Security Alert: “Biet tin gi chua, vao day coi di” Virus on Yahoo Messenger

April 18, 2010 | By | 2 Replies More

Reading time: 3 – 5 minutes

The Vietnamese phrase, “Biet tin gi chua, vao day coi di” may not sound familiar to you but once you get this message from one of your Yahoo Messenger contacts, then it would have been right if you’ll inform them that there was a virus sitting on their computer sending you this message automatically without them knowing it.

Yes, you’ve read it right. It was a virus and I got the same message via my messenger client and into my mobile phone as a text message when I was offline.

Yahoo Messenger Virus

Biet tin gi chua, vao day coi di through Google Translate in English means, “Know what sour news, the day regarded mobile” although I’m not sure if it was the correct translation, only native Vietnamese speakers can actually make the correction. Whether the translated phrase literally makes sense or not, technically it does because you have to advice your contact that he needs some serious PC disinfecting job to do.

It’s weird that this issue can be traced back 2 years ago yet it still comes back to this day hunting innocent users.

If your ever received this message which normally comes with a link to a certain website, don’t fret because your PC is safe (unless you didn’t click on the link) but your contact’s isn’t.

Let them know that they need some total computer scanning to do but may have to update their antivirus first. If the threat isn’t detected after the scan, they may have to edit the registry although I don’t recommend doing it. If you’re not sure of what you’re doing, you may do it at your own risk so be extra careful.

A certain forum cited some steps however the language is in Malay so I opted to translate the text through Google and here it is:

Firstly to remove the virus: –
»Disable System Restore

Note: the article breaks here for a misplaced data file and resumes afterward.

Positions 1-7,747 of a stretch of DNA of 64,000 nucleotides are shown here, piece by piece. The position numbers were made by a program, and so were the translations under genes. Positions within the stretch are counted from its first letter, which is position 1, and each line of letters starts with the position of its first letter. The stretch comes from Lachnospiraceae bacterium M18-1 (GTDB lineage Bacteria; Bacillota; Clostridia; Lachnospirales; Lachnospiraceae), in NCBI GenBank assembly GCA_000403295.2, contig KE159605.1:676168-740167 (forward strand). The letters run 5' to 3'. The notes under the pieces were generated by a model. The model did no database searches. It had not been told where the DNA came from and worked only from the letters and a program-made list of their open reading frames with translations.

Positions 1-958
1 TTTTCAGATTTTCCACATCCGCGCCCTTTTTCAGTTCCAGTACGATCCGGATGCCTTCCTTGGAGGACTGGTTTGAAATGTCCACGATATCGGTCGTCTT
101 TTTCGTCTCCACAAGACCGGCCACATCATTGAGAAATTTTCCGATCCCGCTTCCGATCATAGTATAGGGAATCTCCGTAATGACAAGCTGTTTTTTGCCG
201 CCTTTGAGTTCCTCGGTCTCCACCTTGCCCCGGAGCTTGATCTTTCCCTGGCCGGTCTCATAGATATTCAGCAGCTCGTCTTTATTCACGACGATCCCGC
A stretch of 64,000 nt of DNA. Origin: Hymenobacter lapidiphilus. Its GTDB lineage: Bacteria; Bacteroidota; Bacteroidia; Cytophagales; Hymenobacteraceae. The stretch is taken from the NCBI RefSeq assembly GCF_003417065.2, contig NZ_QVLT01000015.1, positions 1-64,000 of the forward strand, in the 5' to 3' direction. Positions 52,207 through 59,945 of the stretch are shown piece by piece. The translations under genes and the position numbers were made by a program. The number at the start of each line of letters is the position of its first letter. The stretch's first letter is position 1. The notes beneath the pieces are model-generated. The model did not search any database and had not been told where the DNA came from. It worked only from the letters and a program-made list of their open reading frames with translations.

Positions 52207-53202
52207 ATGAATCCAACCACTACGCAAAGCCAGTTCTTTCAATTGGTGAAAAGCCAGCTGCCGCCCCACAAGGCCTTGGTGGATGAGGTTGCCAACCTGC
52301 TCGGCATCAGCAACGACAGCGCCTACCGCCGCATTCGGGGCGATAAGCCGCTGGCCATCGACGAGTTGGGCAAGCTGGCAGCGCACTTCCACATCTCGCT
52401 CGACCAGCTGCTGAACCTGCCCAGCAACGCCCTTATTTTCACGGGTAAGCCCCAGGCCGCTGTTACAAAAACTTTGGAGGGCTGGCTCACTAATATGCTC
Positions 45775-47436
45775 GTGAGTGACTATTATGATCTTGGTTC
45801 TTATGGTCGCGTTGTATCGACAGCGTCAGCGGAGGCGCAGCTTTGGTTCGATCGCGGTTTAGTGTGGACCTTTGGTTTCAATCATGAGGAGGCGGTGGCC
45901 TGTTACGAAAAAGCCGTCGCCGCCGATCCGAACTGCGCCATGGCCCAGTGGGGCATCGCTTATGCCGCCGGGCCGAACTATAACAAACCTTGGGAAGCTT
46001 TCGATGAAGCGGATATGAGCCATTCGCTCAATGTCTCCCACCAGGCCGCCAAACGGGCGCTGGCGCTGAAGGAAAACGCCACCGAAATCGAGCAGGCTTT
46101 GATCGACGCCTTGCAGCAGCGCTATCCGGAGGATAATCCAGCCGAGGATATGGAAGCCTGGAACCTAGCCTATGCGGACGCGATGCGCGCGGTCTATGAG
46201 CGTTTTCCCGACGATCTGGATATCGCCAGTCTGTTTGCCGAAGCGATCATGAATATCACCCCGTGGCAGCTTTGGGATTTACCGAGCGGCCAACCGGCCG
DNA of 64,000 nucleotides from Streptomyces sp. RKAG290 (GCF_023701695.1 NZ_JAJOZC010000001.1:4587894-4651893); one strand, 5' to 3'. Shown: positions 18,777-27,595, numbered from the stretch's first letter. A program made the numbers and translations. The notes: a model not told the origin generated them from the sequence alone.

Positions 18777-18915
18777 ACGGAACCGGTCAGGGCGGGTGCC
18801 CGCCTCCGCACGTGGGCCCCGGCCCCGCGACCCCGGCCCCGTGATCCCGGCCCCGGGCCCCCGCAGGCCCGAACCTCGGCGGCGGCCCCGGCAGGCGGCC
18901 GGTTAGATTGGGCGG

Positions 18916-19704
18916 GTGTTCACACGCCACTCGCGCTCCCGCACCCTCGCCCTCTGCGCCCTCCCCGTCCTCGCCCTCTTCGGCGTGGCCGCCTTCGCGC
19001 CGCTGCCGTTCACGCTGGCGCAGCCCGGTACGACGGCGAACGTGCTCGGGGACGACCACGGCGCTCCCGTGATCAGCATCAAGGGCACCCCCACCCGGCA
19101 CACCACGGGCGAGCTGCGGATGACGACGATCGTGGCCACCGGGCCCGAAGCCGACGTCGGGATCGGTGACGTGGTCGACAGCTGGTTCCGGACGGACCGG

»Try to update anti-virus scan online or in www.bitdefender.com (use internet explorer)
»Complete virus scan if still available …then reboot in safe mode computer press F8.
»Go to Start» Run »type regedit» OK
navigate to this value: –

find and delete the value.

HKEY_ALL_USERS »Software» Microsoft »Windows» Current Version »Run [last directory]
see the right value »” Yahoo Messenger “=” C: WINDOWS system32 SSVICHOSST.exe “

with

HKEY_LOCAL_MACHINE »Software» Microsoft »Windows» Current Version »Winlogon [last directory] see the right value»
“Shell” = “Explorer.exe SSVICHOSST.exe”

note: SSVICHOSST.exe <- worm

then .. restore the default registry value ..
navigate to

HKEY_ALL_USERS »Software» Microsoft »Windows» Current Version »Policies» System [last dir] »set value” DisableTaskMgr “=” 1 ”
HKEY_ALL_USERS »Software» Microsoft »Windows» Current Version »Policies» System [last dir] »set value” DisableRegistryTools “=” 1 ”
HKEY_CURRENT_USER »Software» Microsoft »Windows NT» Current Version »Policies» Explorer [last dir] »set value” NofolderOptions “=” 1 “

exit regedit .. »Restart PC ..
I already remove this on windows XP… to make it easier for you when you open regedit use ctrl + f then type regedit SSVICHOSST.exe

See if you got this file or not … then follow the instructions.

The above instructions are copy-pasted “as is” with minor word editing for coherence.

Another word of advice, make sure you’re using a separate spyware program other than an antivirus for tougher protection.

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Category: security-privacy

Comments (2)

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  1. Sire says:

    So the fact that someone receives this message means that the person where the message originated has an infected computer, ergo the message. I suppose it sent the same message to everyone in his address book?

    Good on you for posting this.
    .-= Sire´s last blog ..Taking The Time To Think Before Clicking Submit =-.

  2. Mathdelane says:

    Hi Sire,
    The message may or may not be sent to everyone’s contacts. I can’t provide any percentage about this.
    On the other hand, I normally think that it would be nice to spread the information for everyone’s awareness.

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